p2430 Supreme Court church side 450And what did we eventually get as first cab off the rank (thanks to an Exceptional Development Permit)? The new Supreme Court building, with no residences, just more office space creating new vacancies in the already over-supplied office space around town. (As for its energy efficiency, my questions to developer Michael Sitzler have gone unanswered, but we can assume that some attention has been paid to it: there are regulated minimum performance requirements for energy efficiency in new buildings under the National Construction Code.)
Left: The most oppressive face of the Supreme Court looming over one of Alice’s best loved communal spaces. 
Another suggestion from the 2008 forum relating to ‘inner city’ living was a proposal to buy back the liquor licence of the Todd Tavern and convert the historic hotel to other uses, possibly residential and an “upmarket restaurant”. This was spoken to with conviction by real estate agent Dominic Miller, reporting back from the discussion group he’d taken part in. (No doubt he would be accepted by Mrs Lambley as someone with ‘skin in the game’.)
Reclaiming the Hartley Street carpark (council-owned land) as a “town commonage” also drew attention at the forum and this proposal has seen some follow-through. It became one of the four future projects identified when priority was given in 2011 to developing Todd Street North. The idea was described as “developing a village green – an event space and meeting place – in the centre of the mall around Flynn Church and Adelaide house, with ‘ripple’ projects for a Spirit of Alice iconic sculpture and a new functional brief for Adelaide House”.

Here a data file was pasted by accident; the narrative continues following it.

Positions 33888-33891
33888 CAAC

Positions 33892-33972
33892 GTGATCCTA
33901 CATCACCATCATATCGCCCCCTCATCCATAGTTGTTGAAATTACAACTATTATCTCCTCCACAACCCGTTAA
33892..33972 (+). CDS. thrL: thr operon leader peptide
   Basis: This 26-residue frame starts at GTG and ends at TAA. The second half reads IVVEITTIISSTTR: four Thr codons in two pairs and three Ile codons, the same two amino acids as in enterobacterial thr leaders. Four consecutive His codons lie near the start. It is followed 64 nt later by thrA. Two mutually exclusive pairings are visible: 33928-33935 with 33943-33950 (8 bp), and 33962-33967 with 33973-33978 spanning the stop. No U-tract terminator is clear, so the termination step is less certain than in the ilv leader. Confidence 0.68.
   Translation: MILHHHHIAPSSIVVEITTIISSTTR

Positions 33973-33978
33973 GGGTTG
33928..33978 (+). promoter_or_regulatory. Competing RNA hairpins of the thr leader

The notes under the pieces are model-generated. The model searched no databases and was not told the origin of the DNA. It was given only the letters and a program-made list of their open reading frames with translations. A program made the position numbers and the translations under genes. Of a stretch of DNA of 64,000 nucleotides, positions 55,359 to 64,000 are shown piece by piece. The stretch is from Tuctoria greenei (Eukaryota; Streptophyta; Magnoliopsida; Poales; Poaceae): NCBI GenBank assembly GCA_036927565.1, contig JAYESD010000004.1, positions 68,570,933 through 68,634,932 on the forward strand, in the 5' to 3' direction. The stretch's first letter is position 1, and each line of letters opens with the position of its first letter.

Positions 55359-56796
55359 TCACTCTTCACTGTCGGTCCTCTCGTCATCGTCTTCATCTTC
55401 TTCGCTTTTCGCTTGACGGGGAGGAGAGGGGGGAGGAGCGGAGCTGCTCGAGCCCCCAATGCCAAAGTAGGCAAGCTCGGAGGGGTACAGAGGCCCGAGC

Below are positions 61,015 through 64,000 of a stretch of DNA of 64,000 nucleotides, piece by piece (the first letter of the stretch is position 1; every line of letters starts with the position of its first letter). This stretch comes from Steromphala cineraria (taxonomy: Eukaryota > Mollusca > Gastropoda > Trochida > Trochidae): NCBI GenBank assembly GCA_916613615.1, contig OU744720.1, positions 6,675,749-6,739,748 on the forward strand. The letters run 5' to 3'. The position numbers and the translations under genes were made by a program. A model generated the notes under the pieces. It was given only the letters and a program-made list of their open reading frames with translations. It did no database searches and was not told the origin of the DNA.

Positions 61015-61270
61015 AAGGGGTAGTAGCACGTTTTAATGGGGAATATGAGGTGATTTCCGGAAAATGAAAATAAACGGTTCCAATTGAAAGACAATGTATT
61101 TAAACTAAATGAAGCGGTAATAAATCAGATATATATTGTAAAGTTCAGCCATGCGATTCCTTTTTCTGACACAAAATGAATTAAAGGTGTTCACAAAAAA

Since then the Town Council and the Uniting Church have developed a joint proposal for a residential and commercial development combined with a community meeting place. They sought funding support from the Federal Government’s Regional Development Infrastructure Fund (2013). This was unsuccessful. They followed up with a bid for NT Government support (2014). Unsuccessful again.
Perhaps this time around, with the Chief Minister having put $20m on the table, this proposal will be able to take the next step.

However, replacing the lost car parking spaces with a multi-storey carpark was not positively received when we aired Councillor Jamie de Brenni’s thoughts on the matter earlier this year.
Right: Deserted street furniture in Todd Street North, designed to double as a skate spot, but then skating was outlawed by council. Contrast with the scene below, outside the Museum of Contemporary Art in Barcelona, which doubles as one of the most famous skating spots in the world. (Source: Ride magazine.)
In the meantime, it is worth recalling from the 2008 forum and subsequent discussions some of the simple inexpensive ideas to improve the liveability of the town – simple, yet largely ignored.
• Safety can be delivered by stall-holders – “passive policemen” – on the street after hours. The example from Melbourne was a flower stall. Low rent for the concession was made conditional on the stall staying open late at night, to 10.30pm. Perhaps not be quite the thing in Alice, but what about a coffee cart, or a pancake or noodle stall, or in summer, an icecream stand? Not to forget Alice’s own StoryWall (see photo at bottom), never adequately supported, though it inexpensively drew people to the mall after dark for screenings of a range of programs about the town’s heritage, environment and contemporary life.
• Active shop frontages – people outside can see in, people inside can see out – enhance street safety by the same principle (passive surveillance) and add to a feeling of vibrancy. There has been hardly any progress on this front. The Wicked Kneads cafe on the southern corner of the Alice Plaza is a welcome exception. The covered-over windows of the Alice Market on the Plaza’s northern corner are an unnecessary setback. And government has been one of the worst offenders in this regard: look at covered-up frontages of the Tourism Information Office, the Northern Australia Development Office, both in the mall. Government should be leading by example.